Samsung Halts Global Galaxy Note 7 Sales, Urges People to Stop Using Devices


Samsung has just officially announced on this quiet Thanksgiving Monday, that its global retail partners need to halt Galaxy Note 7 sales and exchanges, while customers need to “power down” their units and stop using them.

Here’s what Samsung has to say:

We are working with relevant regulatory bodies to investigate the recently reported cases involving the Galaxy Note7. Because consumers’ safety remains our top priority, Samsung will ask all carrier and retail partners globally to stop sales and exchanges of the Galaxy Note7 while the investigation is taking place.

We remain committed to working diligently with appropriate regulatory authorities to take all necessary steps to resolve the situation. Consumers with either an original Galaxy Note7 or replacement Galaxy Note7 device should power down and stop using the device and take advantage of the remedies available.

Some Galaxy Note 7 batteries were said to have exploded and caught fire, dating back to late August. Since then, an official recall finally took place in mid-September, but when a replacement phone caught fire and forced the evacuation of a Southwest Airlines flight in the U.S., things got serious.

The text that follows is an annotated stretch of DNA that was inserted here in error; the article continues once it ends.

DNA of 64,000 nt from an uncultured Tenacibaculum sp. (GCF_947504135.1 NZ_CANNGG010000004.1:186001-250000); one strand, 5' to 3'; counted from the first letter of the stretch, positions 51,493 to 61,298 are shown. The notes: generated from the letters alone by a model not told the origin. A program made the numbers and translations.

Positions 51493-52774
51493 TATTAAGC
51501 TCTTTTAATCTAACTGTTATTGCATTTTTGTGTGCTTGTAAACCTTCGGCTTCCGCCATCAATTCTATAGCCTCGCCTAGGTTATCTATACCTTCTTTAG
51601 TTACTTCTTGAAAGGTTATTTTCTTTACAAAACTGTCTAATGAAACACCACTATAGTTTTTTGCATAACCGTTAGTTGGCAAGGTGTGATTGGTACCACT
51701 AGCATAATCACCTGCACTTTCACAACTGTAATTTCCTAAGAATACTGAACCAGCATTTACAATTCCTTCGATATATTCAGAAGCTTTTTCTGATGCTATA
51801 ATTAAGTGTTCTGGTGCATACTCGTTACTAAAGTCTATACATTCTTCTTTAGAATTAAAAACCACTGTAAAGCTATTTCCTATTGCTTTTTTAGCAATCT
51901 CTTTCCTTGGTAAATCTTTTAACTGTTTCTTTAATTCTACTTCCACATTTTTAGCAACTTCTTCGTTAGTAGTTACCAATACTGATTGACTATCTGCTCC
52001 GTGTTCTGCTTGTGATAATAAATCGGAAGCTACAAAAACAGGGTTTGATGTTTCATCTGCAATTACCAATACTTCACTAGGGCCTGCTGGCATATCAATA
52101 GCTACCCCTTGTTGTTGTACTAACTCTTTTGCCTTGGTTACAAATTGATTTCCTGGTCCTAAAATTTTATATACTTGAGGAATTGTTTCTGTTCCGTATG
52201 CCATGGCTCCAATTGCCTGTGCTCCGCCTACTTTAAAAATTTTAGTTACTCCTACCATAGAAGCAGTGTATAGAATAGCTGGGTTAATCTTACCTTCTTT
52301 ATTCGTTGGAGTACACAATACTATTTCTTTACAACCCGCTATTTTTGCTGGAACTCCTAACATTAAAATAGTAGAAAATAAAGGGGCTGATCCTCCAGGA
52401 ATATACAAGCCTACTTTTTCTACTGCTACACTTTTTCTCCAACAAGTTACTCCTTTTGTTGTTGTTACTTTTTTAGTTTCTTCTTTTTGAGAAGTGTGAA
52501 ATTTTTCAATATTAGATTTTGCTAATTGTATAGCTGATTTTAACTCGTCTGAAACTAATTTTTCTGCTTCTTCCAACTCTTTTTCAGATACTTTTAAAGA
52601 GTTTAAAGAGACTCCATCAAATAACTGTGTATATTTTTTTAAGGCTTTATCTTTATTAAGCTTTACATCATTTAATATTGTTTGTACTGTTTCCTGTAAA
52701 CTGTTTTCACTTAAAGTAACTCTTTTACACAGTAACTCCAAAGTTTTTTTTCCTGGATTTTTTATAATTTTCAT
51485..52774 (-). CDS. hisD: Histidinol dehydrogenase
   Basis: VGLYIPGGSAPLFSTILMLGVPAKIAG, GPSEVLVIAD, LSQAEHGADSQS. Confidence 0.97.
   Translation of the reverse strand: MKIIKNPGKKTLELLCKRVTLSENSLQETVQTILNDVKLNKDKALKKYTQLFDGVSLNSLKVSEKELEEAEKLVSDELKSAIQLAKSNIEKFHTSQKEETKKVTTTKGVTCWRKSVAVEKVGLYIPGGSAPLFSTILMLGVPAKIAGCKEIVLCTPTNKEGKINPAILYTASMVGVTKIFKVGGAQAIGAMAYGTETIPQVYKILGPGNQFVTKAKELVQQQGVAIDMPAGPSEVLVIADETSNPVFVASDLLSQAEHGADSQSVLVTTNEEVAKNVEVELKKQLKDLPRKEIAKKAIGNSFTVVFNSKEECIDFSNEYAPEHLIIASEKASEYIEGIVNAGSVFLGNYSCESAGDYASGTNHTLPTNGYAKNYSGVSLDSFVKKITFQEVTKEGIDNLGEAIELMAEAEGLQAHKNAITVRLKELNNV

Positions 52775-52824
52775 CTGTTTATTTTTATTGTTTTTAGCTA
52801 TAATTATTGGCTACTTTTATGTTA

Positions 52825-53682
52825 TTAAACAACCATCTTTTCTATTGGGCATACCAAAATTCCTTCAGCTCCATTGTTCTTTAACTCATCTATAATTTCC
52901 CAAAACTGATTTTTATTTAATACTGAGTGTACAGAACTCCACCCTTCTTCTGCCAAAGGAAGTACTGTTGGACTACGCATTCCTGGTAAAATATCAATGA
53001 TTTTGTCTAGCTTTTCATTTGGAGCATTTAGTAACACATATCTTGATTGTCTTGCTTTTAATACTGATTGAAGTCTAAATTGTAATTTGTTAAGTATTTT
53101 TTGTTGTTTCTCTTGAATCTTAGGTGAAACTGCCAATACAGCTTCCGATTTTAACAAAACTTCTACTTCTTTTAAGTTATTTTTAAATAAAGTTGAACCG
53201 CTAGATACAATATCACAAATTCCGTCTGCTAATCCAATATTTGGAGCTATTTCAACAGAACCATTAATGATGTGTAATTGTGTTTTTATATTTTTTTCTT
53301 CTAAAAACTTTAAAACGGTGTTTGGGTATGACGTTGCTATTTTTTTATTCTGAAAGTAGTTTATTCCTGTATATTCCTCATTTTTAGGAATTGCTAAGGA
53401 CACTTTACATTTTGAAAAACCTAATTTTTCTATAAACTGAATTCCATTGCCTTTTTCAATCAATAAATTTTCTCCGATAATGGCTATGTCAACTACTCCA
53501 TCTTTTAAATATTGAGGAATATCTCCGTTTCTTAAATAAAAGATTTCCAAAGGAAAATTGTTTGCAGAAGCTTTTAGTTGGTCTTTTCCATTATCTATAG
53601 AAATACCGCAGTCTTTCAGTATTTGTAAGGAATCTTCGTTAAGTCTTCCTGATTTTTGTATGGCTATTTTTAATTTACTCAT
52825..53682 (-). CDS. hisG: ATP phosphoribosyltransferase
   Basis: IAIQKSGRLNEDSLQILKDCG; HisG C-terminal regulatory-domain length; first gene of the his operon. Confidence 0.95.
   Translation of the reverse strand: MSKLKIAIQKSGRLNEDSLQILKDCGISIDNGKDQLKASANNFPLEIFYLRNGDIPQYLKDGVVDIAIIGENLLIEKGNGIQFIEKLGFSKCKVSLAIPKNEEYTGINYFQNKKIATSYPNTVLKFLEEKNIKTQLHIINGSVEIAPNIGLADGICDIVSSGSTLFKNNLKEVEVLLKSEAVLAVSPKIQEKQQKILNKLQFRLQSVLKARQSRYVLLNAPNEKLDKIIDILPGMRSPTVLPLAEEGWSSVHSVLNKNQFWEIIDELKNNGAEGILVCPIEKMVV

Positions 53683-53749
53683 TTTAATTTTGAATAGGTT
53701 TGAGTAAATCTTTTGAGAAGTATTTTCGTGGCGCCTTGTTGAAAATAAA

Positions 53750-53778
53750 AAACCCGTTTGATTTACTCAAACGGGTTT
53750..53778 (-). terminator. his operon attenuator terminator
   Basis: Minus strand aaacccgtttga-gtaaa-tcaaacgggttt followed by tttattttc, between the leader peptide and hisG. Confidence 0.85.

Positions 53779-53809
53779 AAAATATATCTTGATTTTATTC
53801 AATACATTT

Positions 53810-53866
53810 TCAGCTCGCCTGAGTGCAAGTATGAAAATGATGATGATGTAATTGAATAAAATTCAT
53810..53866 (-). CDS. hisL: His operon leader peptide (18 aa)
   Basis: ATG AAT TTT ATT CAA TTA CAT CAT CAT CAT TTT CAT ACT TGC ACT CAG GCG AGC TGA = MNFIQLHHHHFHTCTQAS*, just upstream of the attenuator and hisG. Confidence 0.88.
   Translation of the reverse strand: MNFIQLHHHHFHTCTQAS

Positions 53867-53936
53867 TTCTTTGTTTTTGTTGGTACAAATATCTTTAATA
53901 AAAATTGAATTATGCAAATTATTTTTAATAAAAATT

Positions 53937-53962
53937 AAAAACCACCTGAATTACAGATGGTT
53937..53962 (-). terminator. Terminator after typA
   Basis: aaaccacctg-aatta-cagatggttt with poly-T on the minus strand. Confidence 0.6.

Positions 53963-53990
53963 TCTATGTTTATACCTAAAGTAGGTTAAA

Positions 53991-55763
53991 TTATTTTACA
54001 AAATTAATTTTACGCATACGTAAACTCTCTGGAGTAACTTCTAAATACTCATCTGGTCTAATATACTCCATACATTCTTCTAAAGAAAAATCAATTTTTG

Some U.S. carriers started offering second replacements last week, but soon AT&T, T-Mobile, Sprint and Verizon all halted sales, as reports of newer replacements catching fire.

Finally today, Samsung has decided to halt sales and exchanges of the device, while pleading with customers to power down existing units. This is something they should have done long ago some would argue, instead of putting lives at risk for so long.

Earlier this morning, it was reported Samsung has already temporarily suspended production of its Note 7 line up, according to an unnamed supplier from their supply chain, hinting a bigger announcement was forthcoming. It’s now here.

As far as we know it, the Galaxy Note 7 is good as dead. Samsung just needs to give up on the device and move on, to try and rebuild its tarnished reputation.


  • Tim Aucoin

    It is a shame that this happened to Samsung. Yes, I’m an iPhone user, but I fully respect the other brands as well, and can only imagine the inconvenience this will cause to Samsung and their customers. Thinner devices = thinner batteries, and the thinner they go on the batteries, the more vulnerable they are to this type of occurrence. These smartphones take a lot of power to do what they do, and trying to compact that much power into a wafer-thin battery is a task in itself. Obviously more $$$ needs to be spent on R&D. I hope Samsung can bounce back from this.

  • geekyaleks

    I have 0 respect for Samsung, I owned one of their dishwashers, it kept coming up with a 6E error code… I think that Samsung is a fine fine refrigerator company.

  • sully54

    I think the way Samsung has dealt with this debacle is not at all respectable.